I’ve spent the last few days on silent retreat in the country with my eyes closed, mostly listening. There are very few human sounds out here except for the occasional car arriving, so nature’s ‘biophony’ is clear to be heard, especially at dawn and dusk when the birds come out in droves. A revelation.

I got the idea after seeing the LINES Ballet perform a full-length ballet set to the sounds of the natural world—insects and wind, water and animals—recorded by Bernie Krause, who has been going to the world’s wildest places for decades to capture their soundscapes. Just in time, as it turns out, as humans have taken over so much of the biosphere, bringing our noise with us, that much of it is already gone. Not to mention that the changing climate has reduced many habitats to shreds of their former selves.

I was so moved by the ballet I went to see it three times, grateful yet again for the unique vision of its remarkable choreographer, Alonzo King. Then I went out to the Retreat where it is quiet, and sat down to listen.

Just before dawn the singing starts with the birds out for their morning foraging, their wingbeats sounding in the still air, the occasional birdcall gradually becoming a many-voiced chorus of songbirds and raptors. It is still quiet enough to hear the soft chuffing of deer in the meadow, their teeth tearing rhythmically at the grass as the sun rises and the wind picks up, shaking leaves and thrumming through the old oaks.

Bernie Krause, in his book The Great Animal Orchestra, points out that the sounds of the natural world are organized in multiple layers of volume, pitch and rhythm. He says, “Sounds coalesce in an elegant web of organized signals full of information about each organism’s relationship to the whole.” As the sun warms the air, I sit by a flowering sage and hear the bees busily buzzing as crickets click below and the quail burble in on their quick feet. In the grass a gopher clears her burrow and pecking birds grab up fallen seed, each claiming its own space in the web, each letting the others know it is there.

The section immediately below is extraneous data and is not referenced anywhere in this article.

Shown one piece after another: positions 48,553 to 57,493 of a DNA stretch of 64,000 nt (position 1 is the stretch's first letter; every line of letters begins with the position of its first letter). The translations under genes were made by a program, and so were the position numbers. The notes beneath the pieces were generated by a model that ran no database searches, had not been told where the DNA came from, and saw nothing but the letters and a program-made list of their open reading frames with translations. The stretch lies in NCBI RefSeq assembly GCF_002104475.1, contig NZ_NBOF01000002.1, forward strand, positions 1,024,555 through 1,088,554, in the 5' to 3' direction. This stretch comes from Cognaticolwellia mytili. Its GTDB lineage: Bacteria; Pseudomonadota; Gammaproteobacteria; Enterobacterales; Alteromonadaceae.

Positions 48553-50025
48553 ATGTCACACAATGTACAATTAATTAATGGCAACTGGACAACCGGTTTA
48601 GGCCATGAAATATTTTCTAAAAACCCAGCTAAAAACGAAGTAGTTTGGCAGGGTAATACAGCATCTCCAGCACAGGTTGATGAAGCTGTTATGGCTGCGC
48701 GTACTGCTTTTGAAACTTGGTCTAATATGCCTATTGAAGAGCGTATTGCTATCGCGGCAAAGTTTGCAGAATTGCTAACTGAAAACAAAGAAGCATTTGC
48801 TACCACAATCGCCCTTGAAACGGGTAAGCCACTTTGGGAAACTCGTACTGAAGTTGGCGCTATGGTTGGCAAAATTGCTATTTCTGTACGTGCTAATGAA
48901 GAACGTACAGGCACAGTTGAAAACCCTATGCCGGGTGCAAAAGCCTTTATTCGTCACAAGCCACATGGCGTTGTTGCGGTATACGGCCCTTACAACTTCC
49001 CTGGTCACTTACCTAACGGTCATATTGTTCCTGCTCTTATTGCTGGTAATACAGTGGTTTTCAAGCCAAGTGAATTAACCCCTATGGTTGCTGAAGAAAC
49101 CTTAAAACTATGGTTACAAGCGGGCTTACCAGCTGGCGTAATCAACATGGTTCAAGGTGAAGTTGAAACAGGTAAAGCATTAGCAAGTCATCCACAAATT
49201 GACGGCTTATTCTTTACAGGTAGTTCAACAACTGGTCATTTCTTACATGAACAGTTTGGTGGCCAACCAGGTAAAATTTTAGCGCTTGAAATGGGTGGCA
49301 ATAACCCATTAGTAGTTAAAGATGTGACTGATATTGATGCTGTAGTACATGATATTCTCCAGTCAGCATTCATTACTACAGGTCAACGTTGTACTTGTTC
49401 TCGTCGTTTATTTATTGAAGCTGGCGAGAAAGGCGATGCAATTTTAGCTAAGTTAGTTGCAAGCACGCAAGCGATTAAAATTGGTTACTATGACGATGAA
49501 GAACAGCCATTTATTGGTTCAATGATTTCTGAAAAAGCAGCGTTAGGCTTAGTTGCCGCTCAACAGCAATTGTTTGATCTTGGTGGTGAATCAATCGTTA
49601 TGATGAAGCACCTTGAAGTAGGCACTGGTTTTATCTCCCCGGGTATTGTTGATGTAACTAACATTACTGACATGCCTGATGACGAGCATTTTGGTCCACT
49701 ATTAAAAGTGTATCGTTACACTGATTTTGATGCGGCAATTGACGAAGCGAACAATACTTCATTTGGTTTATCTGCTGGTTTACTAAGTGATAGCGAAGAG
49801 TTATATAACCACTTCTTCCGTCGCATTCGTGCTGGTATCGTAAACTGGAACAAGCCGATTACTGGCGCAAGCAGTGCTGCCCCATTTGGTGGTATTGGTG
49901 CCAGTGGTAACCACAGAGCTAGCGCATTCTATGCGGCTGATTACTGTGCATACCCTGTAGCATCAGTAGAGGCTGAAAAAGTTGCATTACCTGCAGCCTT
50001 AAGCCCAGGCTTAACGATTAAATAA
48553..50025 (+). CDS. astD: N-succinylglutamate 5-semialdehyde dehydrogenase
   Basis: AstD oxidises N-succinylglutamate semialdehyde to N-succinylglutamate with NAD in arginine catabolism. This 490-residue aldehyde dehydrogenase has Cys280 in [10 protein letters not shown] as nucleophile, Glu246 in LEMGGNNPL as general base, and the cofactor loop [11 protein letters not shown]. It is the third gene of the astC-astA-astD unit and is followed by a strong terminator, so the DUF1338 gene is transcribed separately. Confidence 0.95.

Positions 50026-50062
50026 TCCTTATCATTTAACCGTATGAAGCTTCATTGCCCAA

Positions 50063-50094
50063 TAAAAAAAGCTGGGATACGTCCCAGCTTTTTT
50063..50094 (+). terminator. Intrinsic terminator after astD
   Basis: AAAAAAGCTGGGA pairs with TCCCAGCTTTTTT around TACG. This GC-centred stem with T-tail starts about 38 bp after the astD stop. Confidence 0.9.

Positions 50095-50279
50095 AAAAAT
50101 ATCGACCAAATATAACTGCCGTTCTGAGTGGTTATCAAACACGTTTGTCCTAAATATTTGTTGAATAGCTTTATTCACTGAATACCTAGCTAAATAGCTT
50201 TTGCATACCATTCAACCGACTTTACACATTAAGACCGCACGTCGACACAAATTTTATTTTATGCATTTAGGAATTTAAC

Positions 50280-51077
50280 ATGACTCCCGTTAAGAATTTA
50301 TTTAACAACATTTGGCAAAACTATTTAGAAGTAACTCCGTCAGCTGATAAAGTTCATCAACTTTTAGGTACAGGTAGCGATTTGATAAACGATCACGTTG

“The whole ensemble is the music of Nature,” Bernie Krause writes. Sitting there I can hear how they tune to one another, their very lives dependent on the balance of their harmony and polyrhythms that let them know that all their needs will be met. If the whole sound is spotty or out of tune, the individual lives are in trouble, and the animals know it. We should, too.

For years I’ve been experimenting with singing made-up songs with small groups; I call it Ensemble Improvisation. We have the most fun! I had no idea, until now, that I was mimicking what creatures did all the time in the natural world—letting loose with sound, listening to the others and finding the beat and our voices in relation to each other.

In my studio, we warm up with movement and sound until we feel the balance and beat between us, and then let the song rip through, finding our changing pitches and rhythms in easy relationship to one another. Listening and sounding seem to come from the same source as the song sings itself out in a primal, ecstatic way. We groove together; we are in the zone.

I wonder if this is what the beginning of the world sounded like.

I once got permission to camp alone on the shore of an uninhabited volcano in the Galapagos Islands where each sunrise and sunset the winds changed and the creatures came out to feed. Seabirds dove by the thousands and penguins brayed on the shore; sea lions coughed and bellowed and whales surfaced and blew; dolphins sang and the winds shifted with the Equatorial sun. To me it was a wild cacophony; to them it was the music they tuned to.

I can only imagine what tuning to nature’s chorus must feel like to the creatures whose lives depend upon it.

I pray that it is not too late to find out. All I can do now is vow to spend my life listening, finding my own voice in the ensemble and trusting it, knowing the feel of its vibrations. I want to know where I fit in the larger song, to find my place in nature’s biophany.

Our lives, like the animals, depend upon it whether we know it or not.

Sing with me, please?

…as we freely take musical risks and find new balances; as we play with ease in and around each other’s voices. It is one of my favorite games in the world.